2. recording, photographing, transmitting, viewing or distributing intimate or sexual images without the knowledge and consent of all parties involved.


Sexual assault is defined as forcing, threatening, or coercing an individual into sexual contact against the individual's free will with or without the individual's consent. It includes, but is not limited to, any sexual act performed on an individual or any sexual act required to be performed by an individual against that individual's free will. Sexual assault includes having sexual contact with a victim while knowing or having reason to know that the victim was incapacitated by drugs (including alcohol) or was otherwise unable to consent. Verbal misconduct or any misconduct that does not involve unwanted sexual touching, does not constitute sexual assault under the College's policy but may constitute sexual harassment or another form of misconduct.


Consent is voluntary, sober, informed, clear, and mutual. Consent can be given by words or actions, as long as those words or actions create a mutually understandable clear permission regarding willingness to engage in (and the conditions of) sexual activity. Refusal to consent does not have to be verbal; it can be expressed with gestures, body language, or attitude. A prior sexual history between the complainant and respondent does not constitute consent. Silence does not imply consent and previous relationships or prior consent cannot imply consent to future sexual acts. Consenting to one behavior does not mean that consent is given at other points in time for that same behavior, and does not mean that consent is given for other sexual behaviors. It only means that consent is given for that behavior at that point in time. Consent may never be obtained through the use of force, coercion (manipulation), or intimidation. Sexual contact with anyone who is incapacitated by alcohol and/or other drugs is a violation of this policy.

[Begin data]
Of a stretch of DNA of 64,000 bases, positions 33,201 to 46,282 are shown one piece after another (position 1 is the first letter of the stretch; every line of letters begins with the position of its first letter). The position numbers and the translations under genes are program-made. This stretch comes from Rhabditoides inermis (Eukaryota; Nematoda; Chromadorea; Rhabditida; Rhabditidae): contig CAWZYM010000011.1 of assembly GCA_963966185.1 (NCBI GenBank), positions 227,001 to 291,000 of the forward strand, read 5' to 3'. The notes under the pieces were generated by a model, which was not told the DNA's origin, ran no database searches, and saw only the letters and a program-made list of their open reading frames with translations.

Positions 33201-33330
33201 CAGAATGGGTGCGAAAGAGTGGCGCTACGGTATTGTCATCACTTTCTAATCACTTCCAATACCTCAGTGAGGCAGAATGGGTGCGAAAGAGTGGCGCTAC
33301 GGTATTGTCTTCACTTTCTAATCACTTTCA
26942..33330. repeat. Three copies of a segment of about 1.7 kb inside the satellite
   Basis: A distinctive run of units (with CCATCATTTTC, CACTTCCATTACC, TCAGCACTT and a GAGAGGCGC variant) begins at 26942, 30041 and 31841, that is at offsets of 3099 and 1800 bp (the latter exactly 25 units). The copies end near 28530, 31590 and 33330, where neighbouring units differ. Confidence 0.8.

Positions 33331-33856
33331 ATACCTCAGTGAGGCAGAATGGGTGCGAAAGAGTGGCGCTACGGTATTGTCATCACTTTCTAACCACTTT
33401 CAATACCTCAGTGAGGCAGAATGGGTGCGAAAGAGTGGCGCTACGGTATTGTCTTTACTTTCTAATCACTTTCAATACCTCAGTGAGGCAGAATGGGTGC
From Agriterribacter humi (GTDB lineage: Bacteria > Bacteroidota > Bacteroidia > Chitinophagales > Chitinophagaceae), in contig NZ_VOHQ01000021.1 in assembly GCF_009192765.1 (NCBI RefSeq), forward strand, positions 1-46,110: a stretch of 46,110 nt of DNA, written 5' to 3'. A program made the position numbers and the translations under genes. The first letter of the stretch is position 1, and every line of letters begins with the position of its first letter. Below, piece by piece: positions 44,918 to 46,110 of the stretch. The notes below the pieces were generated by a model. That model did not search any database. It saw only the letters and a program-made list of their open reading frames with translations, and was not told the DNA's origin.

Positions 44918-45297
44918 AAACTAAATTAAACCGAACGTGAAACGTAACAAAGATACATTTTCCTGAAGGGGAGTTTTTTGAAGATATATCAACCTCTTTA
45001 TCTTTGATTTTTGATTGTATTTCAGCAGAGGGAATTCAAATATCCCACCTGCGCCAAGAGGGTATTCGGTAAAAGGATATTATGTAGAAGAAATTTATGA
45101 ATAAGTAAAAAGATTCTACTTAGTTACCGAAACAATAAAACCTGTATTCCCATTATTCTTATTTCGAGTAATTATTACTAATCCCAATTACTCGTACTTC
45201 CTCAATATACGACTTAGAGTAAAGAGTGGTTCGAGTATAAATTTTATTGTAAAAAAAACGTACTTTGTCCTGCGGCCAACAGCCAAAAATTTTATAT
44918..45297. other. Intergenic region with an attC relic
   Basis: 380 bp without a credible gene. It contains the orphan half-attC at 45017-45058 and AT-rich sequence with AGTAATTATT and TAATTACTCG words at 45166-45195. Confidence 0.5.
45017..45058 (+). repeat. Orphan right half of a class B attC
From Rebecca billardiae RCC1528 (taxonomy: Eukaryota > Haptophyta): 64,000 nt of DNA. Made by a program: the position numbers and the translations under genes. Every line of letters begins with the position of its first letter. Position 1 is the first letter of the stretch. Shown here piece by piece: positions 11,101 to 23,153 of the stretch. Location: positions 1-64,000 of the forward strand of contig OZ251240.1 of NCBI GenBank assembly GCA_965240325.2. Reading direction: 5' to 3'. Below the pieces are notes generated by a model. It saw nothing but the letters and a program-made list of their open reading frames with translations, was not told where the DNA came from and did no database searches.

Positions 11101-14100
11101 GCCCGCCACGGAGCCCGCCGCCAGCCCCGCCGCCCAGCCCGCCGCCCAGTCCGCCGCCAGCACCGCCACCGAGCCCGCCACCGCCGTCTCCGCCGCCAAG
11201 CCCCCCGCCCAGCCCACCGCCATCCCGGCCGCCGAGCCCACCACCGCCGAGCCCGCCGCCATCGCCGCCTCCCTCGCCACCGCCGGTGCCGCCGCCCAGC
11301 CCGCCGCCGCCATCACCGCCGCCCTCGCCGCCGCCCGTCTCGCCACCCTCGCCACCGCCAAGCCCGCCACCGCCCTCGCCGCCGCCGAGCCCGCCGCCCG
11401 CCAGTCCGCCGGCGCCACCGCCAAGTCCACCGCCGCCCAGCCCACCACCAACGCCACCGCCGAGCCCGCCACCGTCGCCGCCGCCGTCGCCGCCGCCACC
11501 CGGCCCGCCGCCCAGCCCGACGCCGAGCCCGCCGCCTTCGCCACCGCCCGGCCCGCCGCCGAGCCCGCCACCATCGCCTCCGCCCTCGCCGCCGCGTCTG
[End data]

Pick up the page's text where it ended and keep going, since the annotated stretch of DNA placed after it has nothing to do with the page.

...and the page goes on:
Stalking occurs when a person engages in a course of conduct directed at a specific person that would cause a reasonable person to fear for their safety or the safety of others or suffer substantial emotional distress.


A course of conduct consists of two or more acts, including, but not limited to, acts in which a person directly, indirectly, or through third Parties, by any action, method, device, or means, follows, monitors, observes, surveils, threatens, or communicates to or about another person, or interferes with another person’s property.


Reasonable person means a reasonable person under similar circumstances and with similar identities to the Complainant.


Substantial emotional distress means significant mental suffering or anguish that may, but does not necessarily, require medical or other professional treatment or counseling.


Relationship violence includes violence by a person who has been in a romantic or intimate relationship with the victim. Whether there was such relationship will be gauged by its length, type, and frequency of interaction.